For the simple, hardy people of Maharashtra's Kolhapur district, rivers have always been benign and bounteous while rains the harbinger of hope. Once they heaped misery, Kolhapur rose as one to face the challenge.
Though flash floods are routine in some villages in the district, people generally took them in their stride as they rarely caused any great harm, said Prasad Sankpal of Jaisinghpur.
The floods in 1994 stand out in recent memory in this sugarcane-rich district of south Maharashtra. But the rainfall percentage had shown a steady downward trend since then. The devastating floods of 2005 thus caught the people unawares. They submerged, partially or wholly, 42 of 52 villages in Shirol taluka (sub-district) and 19 of 62 villages in Hatkanangale.
Yet, it did not bother the people much as they thought water would recede as quickly as it rose. Indeed, the villagers were reluctant to get evacuated when the administration advised them to do so. Unfortunately, they were badly hit.
This taught everyone, including the district administration, a lesson they were unlikely to forget. In 2006, there was a sea change in their approach.
District Collector Pravin Darade and Resident District Collector Milind Pathak played a key role in flood relief work. "There was preparedness in our approach," said Prasad, who was the district project officer of the Disaster Risk Management (DRM) committee.
In the 2006 floods, water remained accumulated for 22 days. However, the grim situation in several villages was combated by DRM task teams in all aspects - from early warning to search and rescue, rehabilitation of the flood-hit to provision of food and medicare.
The excellent work here was highlighted as a model for the DRM machinery in the other 13 districts of Maharashtra.
How did it all happen?
Presuming that heavy floods could occur again, the emphasis in the preparatory phase of 2006 was on raising awareness.
Hoardings were put up at prominent places, picture slides with instructions were shown in cinema halls, pamphlets were distributed, educative radio talks were held on flood disaster and the community-based methods of tackling it. Street plays were organised.
As a first step, a district disaster management committee (DDMC) and 12 committees at the taluka level were set up.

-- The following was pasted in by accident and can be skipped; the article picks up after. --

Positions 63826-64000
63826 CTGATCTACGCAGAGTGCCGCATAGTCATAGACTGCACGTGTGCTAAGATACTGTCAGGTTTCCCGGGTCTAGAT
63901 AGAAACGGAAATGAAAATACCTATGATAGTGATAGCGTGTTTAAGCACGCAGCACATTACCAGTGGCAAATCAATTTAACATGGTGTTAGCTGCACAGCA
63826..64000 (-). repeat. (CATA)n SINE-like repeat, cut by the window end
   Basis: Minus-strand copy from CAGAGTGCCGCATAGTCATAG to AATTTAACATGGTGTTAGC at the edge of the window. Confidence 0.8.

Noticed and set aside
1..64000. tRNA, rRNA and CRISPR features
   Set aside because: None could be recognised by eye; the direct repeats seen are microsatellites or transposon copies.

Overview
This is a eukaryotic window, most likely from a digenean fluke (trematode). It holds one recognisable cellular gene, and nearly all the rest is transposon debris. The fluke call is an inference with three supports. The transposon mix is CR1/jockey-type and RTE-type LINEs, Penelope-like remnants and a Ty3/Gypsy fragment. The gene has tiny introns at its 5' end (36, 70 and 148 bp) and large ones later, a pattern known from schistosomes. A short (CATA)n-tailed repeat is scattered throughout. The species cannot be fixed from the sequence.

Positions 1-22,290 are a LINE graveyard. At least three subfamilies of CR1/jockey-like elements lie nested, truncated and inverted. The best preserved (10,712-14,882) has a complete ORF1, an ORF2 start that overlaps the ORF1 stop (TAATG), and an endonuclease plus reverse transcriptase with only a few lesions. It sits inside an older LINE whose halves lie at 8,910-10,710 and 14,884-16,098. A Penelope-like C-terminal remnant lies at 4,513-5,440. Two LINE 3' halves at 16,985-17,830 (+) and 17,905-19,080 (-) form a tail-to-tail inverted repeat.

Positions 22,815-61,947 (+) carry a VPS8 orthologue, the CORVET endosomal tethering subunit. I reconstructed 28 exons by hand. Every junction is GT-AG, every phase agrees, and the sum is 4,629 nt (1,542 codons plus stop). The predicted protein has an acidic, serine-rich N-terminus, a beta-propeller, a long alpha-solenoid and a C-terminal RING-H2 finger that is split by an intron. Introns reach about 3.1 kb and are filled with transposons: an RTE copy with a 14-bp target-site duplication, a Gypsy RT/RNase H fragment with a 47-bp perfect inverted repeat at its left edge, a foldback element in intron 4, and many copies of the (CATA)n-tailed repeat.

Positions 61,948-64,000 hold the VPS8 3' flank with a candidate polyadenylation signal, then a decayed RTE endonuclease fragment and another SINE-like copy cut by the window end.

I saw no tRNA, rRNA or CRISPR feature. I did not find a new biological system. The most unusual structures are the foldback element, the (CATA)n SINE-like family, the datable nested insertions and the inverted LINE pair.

Five teams each were formed in 1,030 gram panchayats. Every team had a specific assignment: early warning, search and rescue, first aid, shelter, and drinking water and sanitation.
While selecting members for the teams, their age, knowledge and capability was considered. Experts imparted training and standard operating procedures were meticulously followed for search and rescue operations.
Heavy floods struck the district less than a week after the DDMC training camp for volunteers.
NGOs did great work in search and rescue. Their volunteers received training at Yashvantrao Chavan Academy of Development Administration (YASHADA), Pune.
Prasad Sankpal, the UNDP appointed district project officer (DPO) coordinating the DRM programme in tandem with the local administration, points out one more success of the project - making it appear like a people's initiative in which the administration provides back up.
When floodwaters gushed into many villages and remained accumulated for days, lives could be saved because of the meticulous planning and preparatory exercise and professional execution of rescue and relief work.
For effective communication and coordination, the wireless system of the revenue department was pressed into service and so was HAM radio.
A milestone in DRM's work was the purchase of life saving equipment in adequate quantities with MPs' fund. Collector Pravin Darade persuaded the two MPs in the district to give Rs.1.1 million each for the purpose.
During peak periods, three broadcasts a day were made through phone-ins to keep people informed. Those in marooned villages could send SOS messages, receive instructions and get rescued, transported and sheltered, all because of the communication and relief operation and adequate machinery at the DRM programme's disposal.
A control room was set up in addition to the government control room. It was equipped with a TV, a computer system with Internet link, and a wireless system besides the regular phone connections and four mobile phones.
Executive heads of departments such as revenue, irrigation and public works, agriculture, animal husbandry, power and police were present in the control room and they did wonders, said Pathak.